Mariana Dourado 2:04
Thank you, sure, it’s good to be here. And of course, reviews are one of the most important elements on your website, they’re a huge trust factor. So they definitely need a lot of attention there.
Tanner Larsson 2:17
Now, with the reviews, obviously, as you said, there is a trust factor. And it’s user-generated content, right? But the reason that reviews are so important is because people don’t want to buy something where there’s an unknown factor, they want to know that other people have been there before them that have been satisfied. And that, it’s legitimate, and reviews just give that extra trust factor and that extra kind of warm, fuzzy feeling before they make the purchase. But that’s not always something you could do with every store or you launch a new product or whatever. Mariana, What do you do when you don’t have reviews?
Mariana Dourado 2:55
So if a specific product doesn’t have any reviews, yet, ideally, you should hide it until you have hidden the reduced widget in the review section. Until you get those reviews because you don’t want to discourage users, you don’t want them to feel like oh, no one has purchased it yet. Or if they have purchased, they didn’t like it enough to leave a review. So we don’t want this kind of thought. But definitely, you should focus on getting those reviews. So you can incentivize users by offering discounts or things like that. But while you don’t have it, you can hide the widget in this section.
Tanner Larsson 3:32
And so what we’re saying is it doesn’t say zero stars or doesn’t say anything, it’s just suppressed. Right?
Mariana Dourado 3:39
Right. Yeah, we don’t want them to see empty stars or no reviews yet, things like that, that could discourage the purchase.
Tanner Larsson 3:48
And this is something that we see a lot, especially on newer stores is they installed the review widget or app or they’re using the themes built-in review functionality, which we don’t recommend typically. But that automatically just puts up five empty stars. So it makes it look like your product has a zero star rating, even though it really just has zero reviews. And removing reviews, when you remove it, instead of it just being there, it’s just no longer top of mind. So they may not think about it, then they just let the product stand on the other elements on your product page. Now, if you have reviews on other products, or on your store, there are other ways you can leverage reviews. Right?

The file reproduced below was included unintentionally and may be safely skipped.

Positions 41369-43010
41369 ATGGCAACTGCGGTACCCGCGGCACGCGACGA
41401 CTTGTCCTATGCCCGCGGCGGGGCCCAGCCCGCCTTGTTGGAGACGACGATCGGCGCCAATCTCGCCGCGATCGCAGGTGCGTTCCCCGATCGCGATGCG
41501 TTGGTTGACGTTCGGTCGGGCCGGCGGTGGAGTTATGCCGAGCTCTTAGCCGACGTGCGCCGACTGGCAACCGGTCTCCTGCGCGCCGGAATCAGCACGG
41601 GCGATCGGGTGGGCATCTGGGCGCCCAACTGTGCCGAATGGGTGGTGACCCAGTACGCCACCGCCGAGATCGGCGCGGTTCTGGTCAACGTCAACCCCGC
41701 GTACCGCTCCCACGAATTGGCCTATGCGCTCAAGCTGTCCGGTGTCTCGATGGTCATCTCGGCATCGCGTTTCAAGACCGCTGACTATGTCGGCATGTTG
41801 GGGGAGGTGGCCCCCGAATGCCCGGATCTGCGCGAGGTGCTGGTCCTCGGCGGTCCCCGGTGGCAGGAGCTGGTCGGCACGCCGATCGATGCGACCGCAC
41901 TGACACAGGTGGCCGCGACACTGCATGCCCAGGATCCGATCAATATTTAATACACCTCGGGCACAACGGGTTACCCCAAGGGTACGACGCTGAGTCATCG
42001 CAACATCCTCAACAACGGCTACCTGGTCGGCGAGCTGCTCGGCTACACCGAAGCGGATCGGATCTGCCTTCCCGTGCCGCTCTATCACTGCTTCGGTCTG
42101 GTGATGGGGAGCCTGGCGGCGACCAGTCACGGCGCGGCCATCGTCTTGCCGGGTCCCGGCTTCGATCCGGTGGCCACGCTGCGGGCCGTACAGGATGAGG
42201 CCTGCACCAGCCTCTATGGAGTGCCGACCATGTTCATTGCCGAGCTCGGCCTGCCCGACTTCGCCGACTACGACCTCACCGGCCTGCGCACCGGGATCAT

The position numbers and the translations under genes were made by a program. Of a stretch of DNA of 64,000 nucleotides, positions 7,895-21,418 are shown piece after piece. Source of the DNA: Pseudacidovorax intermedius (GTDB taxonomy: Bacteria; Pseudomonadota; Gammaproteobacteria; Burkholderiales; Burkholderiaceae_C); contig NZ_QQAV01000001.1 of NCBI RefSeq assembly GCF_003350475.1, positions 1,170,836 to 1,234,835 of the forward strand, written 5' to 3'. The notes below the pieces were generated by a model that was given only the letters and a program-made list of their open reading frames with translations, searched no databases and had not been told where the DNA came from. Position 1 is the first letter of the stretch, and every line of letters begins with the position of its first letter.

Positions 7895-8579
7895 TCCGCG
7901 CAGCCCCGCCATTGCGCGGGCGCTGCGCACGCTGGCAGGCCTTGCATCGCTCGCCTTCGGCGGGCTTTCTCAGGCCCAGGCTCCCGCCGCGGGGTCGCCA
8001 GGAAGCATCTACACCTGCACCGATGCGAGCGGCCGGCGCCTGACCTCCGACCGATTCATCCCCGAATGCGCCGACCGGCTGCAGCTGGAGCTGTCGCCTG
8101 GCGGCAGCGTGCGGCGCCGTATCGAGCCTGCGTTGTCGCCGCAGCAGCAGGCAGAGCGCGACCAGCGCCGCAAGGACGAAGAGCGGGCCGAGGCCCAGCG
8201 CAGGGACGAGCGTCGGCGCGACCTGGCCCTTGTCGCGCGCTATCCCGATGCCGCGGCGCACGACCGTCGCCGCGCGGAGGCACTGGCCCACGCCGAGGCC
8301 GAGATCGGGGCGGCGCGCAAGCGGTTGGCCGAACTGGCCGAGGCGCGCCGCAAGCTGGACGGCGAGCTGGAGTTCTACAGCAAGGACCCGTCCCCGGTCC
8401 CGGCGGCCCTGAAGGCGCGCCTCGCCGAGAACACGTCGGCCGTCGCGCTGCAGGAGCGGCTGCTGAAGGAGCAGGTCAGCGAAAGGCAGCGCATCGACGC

Mariana Dourado 4:30
Right. And then you should keep on the products you already have. And the general reviews as well we can use social proof on the homepage for example or other places. But yeah, we just want to hide them on products that don’t have reviews yet.
Tanner Larsson 4:46
Now a little side note here is if this is a product that let’s say a new bundle you created of your existing products and it doesn’t have any reviews. You can then port the reviews over from the other products that are in that bundle, to that new product, and then let those reviews represent the reviews for the bundles. They may look at the review. And it’s like, each review talks about one of the different pieces in the bundle, that’s totally fine. Or if you have a store that has a lot of store reviews, but not a lot of specific product reviews, you can use those store reviews on the product page as well. So you have the ability to put them all together. And when you’re launching a variation of a product or a bundle of a simpler product that does have reviews or things like that, that’s a great way to get started. And then once you actually get enough reviews on that product, you can then pull those other reviews away from it. Now the next one, Mariana, this is the big one. Alright, guys. So this is what everybody kind of freaks out about. And they feel like their world is over when they get a bad review. Now, we know most people, when they get a bad review, they suppress it. Because they don’t want people to think that there could be a bad review on their product. But there’s obviously a better way to do that. So why don’t you kind of walk us through all of that?
Mariana Dourado 6:06